Written by: Tony Korologos | Date: Friday, August 29th, 2014
Categories: Multirotor Aircraft

A few nights ago I took off to do some low light photo tests.  I flew above an uninhabited construction zone near my house.  I decided the shots would be great if I got the hexacopter to a very high perch so I ascended, keeping it in sight.  The newly installed LED lights made seeing the bird very easy.

I proceeded to shoot photos while leveling off the bird.  Suddenly I was puzzled to see no lights and hear no prop sound.  In the dim light I could see the hexacopter freefalling, and fast.  I’d been flying in attitude mode so I flipped the transmitter into GPS mode quickly.  It was the only thing I could think of.  I could hear the props spin up and the bird hit the air brakes as hard as I’ve ever heard/seen.  In what seemed like only a second or two, the hexa was hovering in place.

I brought the bird down and nervously landed, tipping over in the grass but causing no damage.  I anxiously checked the arms and motors, figuring something had come loose.  The structure checked out fine.  All solid.

I’m glad that the SuperX flight controller I use keeps flight logs.  In the logs many stats are kept from the flight like altitude, speed, heading, motor thrust percentage, flight modes.  The log also shows an animation of the location overlayed onto a google map.  What I found in the logs was quite stunning.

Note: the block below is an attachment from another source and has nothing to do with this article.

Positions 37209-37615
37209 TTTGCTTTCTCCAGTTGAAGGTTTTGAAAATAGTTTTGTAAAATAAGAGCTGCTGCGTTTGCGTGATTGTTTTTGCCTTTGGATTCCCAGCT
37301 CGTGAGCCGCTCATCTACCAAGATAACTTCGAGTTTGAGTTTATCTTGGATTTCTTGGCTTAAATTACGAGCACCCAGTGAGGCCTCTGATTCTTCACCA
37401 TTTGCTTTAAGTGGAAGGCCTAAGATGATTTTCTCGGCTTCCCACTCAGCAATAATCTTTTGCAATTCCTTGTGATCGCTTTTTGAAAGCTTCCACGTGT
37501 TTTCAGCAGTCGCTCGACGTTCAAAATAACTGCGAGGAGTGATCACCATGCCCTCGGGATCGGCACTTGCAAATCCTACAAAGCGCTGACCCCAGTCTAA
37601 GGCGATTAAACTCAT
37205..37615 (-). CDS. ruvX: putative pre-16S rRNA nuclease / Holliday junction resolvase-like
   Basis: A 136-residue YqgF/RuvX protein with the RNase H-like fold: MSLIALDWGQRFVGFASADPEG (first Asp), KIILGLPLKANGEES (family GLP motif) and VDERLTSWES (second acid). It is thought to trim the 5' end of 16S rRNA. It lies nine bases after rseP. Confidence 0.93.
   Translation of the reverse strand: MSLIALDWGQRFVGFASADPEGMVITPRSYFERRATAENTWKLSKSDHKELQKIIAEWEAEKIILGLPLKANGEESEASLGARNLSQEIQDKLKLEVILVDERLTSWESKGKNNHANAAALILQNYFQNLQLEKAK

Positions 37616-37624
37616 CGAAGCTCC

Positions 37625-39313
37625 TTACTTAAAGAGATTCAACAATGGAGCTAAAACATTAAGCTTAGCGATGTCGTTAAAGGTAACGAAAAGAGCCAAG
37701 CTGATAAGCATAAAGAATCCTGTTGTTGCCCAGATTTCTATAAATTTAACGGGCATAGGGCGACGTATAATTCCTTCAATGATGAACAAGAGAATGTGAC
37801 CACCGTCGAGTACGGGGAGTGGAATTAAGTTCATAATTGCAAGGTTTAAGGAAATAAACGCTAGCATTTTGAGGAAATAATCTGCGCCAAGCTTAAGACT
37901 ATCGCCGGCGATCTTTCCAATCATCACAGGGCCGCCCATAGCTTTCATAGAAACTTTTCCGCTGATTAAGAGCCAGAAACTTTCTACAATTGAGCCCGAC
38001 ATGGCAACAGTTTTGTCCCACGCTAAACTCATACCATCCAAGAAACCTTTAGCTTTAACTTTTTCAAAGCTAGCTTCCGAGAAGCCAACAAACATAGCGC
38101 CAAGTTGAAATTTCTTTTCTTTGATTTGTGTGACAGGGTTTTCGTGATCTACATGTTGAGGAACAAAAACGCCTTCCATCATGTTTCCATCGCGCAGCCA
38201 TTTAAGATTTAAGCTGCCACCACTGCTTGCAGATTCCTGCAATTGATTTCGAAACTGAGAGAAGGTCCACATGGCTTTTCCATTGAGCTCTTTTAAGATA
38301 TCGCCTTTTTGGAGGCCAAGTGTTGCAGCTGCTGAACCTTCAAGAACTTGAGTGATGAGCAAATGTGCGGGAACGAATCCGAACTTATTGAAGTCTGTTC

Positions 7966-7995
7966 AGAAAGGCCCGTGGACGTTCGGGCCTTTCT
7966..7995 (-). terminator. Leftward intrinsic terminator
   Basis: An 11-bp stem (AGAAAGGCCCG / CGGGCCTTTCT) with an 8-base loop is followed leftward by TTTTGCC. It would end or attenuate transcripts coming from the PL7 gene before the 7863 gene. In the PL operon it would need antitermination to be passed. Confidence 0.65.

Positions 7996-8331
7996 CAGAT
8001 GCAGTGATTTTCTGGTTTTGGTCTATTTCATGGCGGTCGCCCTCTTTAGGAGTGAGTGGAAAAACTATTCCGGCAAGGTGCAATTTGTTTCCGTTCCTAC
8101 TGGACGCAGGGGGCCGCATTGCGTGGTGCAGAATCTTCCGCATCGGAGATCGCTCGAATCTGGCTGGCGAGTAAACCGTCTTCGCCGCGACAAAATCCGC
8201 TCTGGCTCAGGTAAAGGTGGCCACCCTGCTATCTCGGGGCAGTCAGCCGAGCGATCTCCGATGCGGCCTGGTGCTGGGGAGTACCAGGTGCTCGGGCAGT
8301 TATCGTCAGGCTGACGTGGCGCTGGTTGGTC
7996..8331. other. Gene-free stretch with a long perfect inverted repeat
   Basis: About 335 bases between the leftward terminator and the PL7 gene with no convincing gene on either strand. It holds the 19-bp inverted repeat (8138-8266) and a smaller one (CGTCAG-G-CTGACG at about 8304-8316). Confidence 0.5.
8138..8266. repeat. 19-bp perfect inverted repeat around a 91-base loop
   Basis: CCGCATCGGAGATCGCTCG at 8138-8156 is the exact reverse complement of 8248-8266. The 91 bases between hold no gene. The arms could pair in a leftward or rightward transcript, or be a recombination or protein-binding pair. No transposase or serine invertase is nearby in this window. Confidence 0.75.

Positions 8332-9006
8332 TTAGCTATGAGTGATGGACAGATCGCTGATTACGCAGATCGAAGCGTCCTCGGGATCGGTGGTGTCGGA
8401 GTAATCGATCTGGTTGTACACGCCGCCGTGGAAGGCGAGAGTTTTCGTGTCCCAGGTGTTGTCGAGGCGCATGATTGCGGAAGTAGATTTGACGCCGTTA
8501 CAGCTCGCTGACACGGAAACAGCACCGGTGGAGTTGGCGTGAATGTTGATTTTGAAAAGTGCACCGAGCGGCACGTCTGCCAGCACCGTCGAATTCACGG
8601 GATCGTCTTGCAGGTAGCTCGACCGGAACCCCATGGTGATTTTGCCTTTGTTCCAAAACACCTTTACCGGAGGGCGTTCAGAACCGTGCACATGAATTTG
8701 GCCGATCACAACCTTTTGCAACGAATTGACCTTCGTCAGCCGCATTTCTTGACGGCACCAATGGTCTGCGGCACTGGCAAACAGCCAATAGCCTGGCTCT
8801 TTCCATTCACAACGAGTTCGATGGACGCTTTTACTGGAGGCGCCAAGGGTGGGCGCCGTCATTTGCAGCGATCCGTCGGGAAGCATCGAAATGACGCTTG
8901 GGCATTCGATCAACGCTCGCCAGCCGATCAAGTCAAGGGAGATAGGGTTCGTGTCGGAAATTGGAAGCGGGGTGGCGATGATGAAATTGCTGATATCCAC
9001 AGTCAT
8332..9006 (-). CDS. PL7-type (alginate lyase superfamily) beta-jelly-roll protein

Due to the night flying and the brightness of my LED’s, I’d flown far higher than I had realized or intended.  The bird was at the highest logged altitude I’ve ever flown, 760 feet.  Not only was it much higher than I thought, it was much farther down range than I thought as well.   The fall was a total of 460 feet.  Had my altitude been lower, the bird would have been demolished as I would not have had time to recover attitude.

Somehow I saved the hexa from what was surely to be complete and utter destruction.  I need to get some altitude telemetry and FPV (first person view) installed so I can make sure the copter is safely where I intend it to be.  I’ve flown twice since, very conservatively.  Flights only 60 feet high and perhaps 75 yards down range.